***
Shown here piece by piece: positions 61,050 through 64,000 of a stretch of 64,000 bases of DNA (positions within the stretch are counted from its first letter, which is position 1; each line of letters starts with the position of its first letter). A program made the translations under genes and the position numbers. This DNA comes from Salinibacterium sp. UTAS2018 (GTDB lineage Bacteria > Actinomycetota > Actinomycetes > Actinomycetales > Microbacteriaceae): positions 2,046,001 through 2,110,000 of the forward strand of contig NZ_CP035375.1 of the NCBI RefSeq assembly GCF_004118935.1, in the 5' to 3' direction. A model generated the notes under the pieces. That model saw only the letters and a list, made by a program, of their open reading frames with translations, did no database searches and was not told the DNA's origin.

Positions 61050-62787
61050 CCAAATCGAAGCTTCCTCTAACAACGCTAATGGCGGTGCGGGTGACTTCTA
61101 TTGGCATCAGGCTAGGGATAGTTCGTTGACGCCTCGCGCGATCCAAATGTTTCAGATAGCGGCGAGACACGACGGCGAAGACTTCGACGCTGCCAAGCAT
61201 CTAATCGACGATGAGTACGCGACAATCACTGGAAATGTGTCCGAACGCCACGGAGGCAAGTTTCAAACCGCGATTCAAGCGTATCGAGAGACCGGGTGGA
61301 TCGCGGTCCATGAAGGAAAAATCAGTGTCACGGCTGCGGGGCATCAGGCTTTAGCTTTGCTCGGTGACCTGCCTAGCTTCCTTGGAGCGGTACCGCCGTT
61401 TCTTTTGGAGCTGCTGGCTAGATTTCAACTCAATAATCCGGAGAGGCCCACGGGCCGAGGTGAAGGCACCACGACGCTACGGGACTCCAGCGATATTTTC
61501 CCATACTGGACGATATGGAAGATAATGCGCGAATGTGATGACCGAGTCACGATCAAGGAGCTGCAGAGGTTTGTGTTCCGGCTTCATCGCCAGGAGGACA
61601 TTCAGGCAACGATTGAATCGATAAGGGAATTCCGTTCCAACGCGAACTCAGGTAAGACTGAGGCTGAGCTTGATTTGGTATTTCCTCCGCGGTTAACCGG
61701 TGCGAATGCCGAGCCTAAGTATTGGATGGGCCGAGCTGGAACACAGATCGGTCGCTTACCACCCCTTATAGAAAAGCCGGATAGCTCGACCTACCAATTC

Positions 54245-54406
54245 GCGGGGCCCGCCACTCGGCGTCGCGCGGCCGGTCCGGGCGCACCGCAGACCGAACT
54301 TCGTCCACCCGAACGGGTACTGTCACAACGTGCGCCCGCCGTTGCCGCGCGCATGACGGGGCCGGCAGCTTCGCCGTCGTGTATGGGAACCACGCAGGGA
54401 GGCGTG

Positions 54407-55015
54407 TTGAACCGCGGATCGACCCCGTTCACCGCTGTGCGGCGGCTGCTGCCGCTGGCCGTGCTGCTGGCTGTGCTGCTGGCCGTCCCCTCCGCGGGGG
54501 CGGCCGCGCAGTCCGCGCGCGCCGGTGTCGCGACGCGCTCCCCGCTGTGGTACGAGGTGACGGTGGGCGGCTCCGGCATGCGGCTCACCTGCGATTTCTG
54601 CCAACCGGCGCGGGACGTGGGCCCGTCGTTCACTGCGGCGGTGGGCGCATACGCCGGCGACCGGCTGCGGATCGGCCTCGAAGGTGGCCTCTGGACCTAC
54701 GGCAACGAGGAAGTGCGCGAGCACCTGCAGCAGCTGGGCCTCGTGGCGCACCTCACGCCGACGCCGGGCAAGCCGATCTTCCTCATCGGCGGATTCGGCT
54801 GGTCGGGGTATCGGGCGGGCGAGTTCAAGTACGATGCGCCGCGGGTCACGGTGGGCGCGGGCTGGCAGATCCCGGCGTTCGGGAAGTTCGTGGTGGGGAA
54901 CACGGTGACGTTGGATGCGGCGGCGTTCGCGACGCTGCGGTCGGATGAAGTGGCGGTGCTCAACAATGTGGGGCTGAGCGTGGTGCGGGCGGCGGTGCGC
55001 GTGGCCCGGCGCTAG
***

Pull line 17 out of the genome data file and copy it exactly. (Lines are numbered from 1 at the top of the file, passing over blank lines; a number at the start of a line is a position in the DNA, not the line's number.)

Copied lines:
54501 CGGCCGCGCAGTCCGCGCGCGCCGGTGTCGCGACGCGCTCCCCGCTGTGGTACGAGGTGACGGTGGGCGGCTCCGGCATGCGGCTCACCTGCGATTTCTG